There are indications that Oando will be getting a new chief executive officer should the decision of the SEC is anything to go by.
Nigeria’s Securities and Exchange Commission, SEC, has just barred Mr. Wale Tinubu, the CEO of Oando Plc from being a director in any company for five years.
The SEC ordered the company to convene “An Extra-ordinary General Meeting of the company consisting the shareholders before July 1 to appoint new directors.”
The decision of the SEC means that Mr. Wale Tinubu would be removed as the substantive chief executive officer of Oando plc.
Oando is a Nigerian indigenous oil company with several interests across the various value chain of the oil and gas industry.
See below the full statement of the SEC:
Following the receipt of two petitions by the Commission in 2017, investigations were conducted into the activities of Oando Plc (a company listed on the Nigerian and Johannesburg Stock Exchanges). Certain infractions of Securities and other relevant laws were observed.
The Commission further engaged Deloitte & Touche to conduct a Forensic Audit of the activities of Oando Plc. The general public is hereby notified of the conclusion of the investigations of Oando Plc.
The findings from the report revealed serious infractions such as false disclosures, market abuses, misstatements in financial statements, internal control failures, and corporate governance lapses stemming from poor board oversight, irregular approval of directors’ remuneration, unjustified disbursements to directors and management of the company, related party transactions not conducted at arm’s length, amongst others. As part of measures to address these violations, the Commission has directed as follows:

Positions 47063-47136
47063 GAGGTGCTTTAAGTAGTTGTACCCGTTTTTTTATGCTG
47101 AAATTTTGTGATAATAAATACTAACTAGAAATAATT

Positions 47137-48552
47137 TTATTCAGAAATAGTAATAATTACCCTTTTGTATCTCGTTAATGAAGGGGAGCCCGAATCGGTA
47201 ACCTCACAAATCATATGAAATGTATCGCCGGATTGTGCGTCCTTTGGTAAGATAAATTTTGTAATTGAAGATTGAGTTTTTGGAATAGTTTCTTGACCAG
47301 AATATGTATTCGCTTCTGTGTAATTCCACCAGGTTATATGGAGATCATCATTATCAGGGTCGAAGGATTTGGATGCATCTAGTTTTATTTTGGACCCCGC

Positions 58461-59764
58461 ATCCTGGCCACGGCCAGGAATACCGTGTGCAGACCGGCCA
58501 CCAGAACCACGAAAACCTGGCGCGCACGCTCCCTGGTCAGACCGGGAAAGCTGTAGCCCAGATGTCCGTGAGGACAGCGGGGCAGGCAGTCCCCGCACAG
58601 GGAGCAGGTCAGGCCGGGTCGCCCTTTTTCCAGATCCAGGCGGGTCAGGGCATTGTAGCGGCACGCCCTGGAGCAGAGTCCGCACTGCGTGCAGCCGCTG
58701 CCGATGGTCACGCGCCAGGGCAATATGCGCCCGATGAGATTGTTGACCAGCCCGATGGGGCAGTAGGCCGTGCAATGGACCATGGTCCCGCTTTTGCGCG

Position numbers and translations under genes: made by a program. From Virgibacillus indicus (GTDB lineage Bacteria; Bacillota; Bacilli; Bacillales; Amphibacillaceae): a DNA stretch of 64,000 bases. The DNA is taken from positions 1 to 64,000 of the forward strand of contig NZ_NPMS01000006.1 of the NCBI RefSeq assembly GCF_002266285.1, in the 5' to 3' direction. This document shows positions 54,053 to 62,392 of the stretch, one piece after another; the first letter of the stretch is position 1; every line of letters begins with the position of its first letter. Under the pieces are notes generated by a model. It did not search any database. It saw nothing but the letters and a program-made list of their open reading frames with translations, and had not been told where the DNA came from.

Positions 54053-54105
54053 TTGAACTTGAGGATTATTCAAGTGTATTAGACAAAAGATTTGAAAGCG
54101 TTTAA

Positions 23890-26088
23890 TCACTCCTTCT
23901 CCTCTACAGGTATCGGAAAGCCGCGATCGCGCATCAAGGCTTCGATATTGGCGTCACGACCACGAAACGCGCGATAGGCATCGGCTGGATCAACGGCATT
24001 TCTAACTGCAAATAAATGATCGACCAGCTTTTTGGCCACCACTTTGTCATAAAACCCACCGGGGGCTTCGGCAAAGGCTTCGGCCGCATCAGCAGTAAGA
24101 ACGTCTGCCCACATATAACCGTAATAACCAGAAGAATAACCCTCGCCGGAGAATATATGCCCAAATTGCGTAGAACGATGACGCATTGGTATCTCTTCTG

Resignation of the affected Board members of Oando Plc, The convening of an Extra-Ordinary General Meeting on or before July 1, 2019, to appoint new directors, Payment of monetary penalties by the company and affected individuals and directors, Refund of improperly disbursed remuneration by the affected Board members to the company, Bar of the Group Chief Executive Officer (GCEO) and the Deputy Group Chief Executive Officer (DGCEO) of Oando Plc from being directors of public companies for a period of five (5) years. As required under Section 304 of the Investments and Securities Act, (ISA) 2007, the Commission would refer all issues with possible criminality to the appropriate criminal prosecuting authorities.
In addition, other aspects of the findings would be referred to the Nigerian Stock Exchange (NSE), Federal Inland Revenue Service (FIRS), and the Corporate Affairs Commission (CAC). The Commission is confident that with the implementation of the above directives and introduction of some remedial measures, such unwholesome practices by public companies would be significantly reduced.
Therefore, in line with the Federal Government’s resolve to build strong institutions, Boards of public companies are enjoined to properly perform their fiduciary duties as required under extant securities laws.
The Commission, as the apex regulator of the Nigerian capital market, maintains its zero tolerance to market infractions, and reiterates its commitment to ensuring the fairness, integrity, efficiency and transparency of the securities market, thereby strengthening investor protection.
The problem at Oando started after one of the major shareholders of the company wrote a petition calling for an investigation into a series of alleged financial impropriety at Oando plc.